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March 20, 2013 Readers Write No Comments

Improving Patient Outcomes with Real-Time Decision Support and Analytics in the “Connected Home”
By Fauzia Khan, MD, FCAP

Over the past decade, technology innovations have continually pushed the boundaries in the healthcare industry. Patient information in the hospital and ambulatory settings is now easily accessible through EHR/PHR systems and sophisticated Health Information Exchanges (HIE). With the addition of clinical decision support (CDS) and real-time analytics, clinicians are empowered to develop the best treatment plans for each patient, using intelligent and actionable information to improve care quality while reducing costs.

The mandate to embrace these technology innovations has been driven by federal government regulations, as well as disruption of the fee-for-service model. Although we have just barely embraced this model in the clinical world, what if these technology platforms could also be effectively used in the home setting?

With clinical decision support, patients could take a more active role in their own care. If the last decade was focused on inpatient, outpatient, and ambulatory data integration and interoperability, the next several years should focus on creating the “Connected Home.”

Data at the point of care in the home should be actionable, comprehensive, and increasingly accessible to patients, physicians, and payers. Whether that data is delivered through an HIE, EHR, or a smart device, patient data needs to be accurately captured and widely available, which will allow for the best healthcare decisions to be made. In time, once we move treatment closer to the individual, this will close crucial gaps, provide greater visibility, and accelerate decisions that lead to better outcomes.

All over the world, people want to be involved in their own care while remaining in their homes. Patients can receive attentive care in a comfortable environment, which ultimately improves their quality of life. If successful, home management will result in fewer urgent medical interactions and a reduction in hospital visits. In a recent Wall Street Journal story, the article demonstrated how the hospital-at-home concept is helping to take care of sick patients in the comfort of their homes.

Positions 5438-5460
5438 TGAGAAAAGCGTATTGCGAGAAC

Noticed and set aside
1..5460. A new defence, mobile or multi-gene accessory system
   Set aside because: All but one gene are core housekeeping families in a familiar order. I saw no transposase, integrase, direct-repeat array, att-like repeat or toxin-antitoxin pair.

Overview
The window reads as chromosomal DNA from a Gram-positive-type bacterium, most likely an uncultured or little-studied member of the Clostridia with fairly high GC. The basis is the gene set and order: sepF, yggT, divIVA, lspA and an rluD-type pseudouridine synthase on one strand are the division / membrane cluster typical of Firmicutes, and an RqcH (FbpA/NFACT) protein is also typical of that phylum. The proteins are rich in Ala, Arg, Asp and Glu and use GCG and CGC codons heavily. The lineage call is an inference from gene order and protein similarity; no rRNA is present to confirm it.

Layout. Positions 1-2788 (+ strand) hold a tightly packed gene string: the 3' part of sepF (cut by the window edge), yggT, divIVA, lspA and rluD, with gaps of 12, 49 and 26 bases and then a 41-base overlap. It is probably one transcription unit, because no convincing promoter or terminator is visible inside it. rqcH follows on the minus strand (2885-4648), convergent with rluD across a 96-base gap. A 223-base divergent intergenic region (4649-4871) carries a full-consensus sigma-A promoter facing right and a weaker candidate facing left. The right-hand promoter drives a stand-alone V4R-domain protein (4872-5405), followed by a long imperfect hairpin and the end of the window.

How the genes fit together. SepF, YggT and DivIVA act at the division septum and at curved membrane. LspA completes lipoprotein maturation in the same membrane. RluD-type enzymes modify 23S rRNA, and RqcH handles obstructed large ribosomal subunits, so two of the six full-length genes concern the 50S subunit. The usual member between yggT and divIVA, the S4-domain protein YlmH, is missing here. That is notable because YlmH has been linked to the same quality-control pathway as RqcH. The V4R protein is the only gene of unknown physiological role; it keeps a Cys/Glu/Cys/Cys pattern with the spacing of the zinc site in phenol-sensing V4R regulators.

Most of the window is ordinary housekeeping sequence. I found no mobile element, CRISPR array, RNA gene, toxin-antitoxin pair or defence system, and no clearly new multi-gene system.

With mobile technologies, ubiquitous Internet, and smart devices, the boundaries between home, hospital, and ambulatory and long-term care facilities will blur. Today, once data is captured through EHR, HIE, PHR etc., the next step is to make that information actionable.

With patient-specific and real-time information accessible at the point of care (the definition of which will also change), physicians could better manage common chronic conditions and patient populations. In addition to clinical decision support (CDS), another necessary layer to develop would be around analytics. CDS would empower clinicians to make more informed, evidence-based decisions, while real-time analytics would allow clinicians to view and analyze at-risk populations from both a preventative and interventional perspective. Analyzing patient populations and outcomes provides vital information for physicians that can significantly impact patients by triggering earlier interventions, reducing avoidable errors, and improving overall health outcomes.

A fully realized “Connected Home” is still in development, but it is certainly within reach. As we strive for more integrated technologies across hospitals and lab systems, we need to also spend our resources on developing a home network that can provide evidence-based data and real-time alerts to providers, patients, physicians, and even network managers. Once this integration takes place, the healthcare industry can focus its attention where it belongs—on better managing patients and populations.

Fauzia Khan, MD, FCAP is chief medical officer and co-founder of Alere Analytics.

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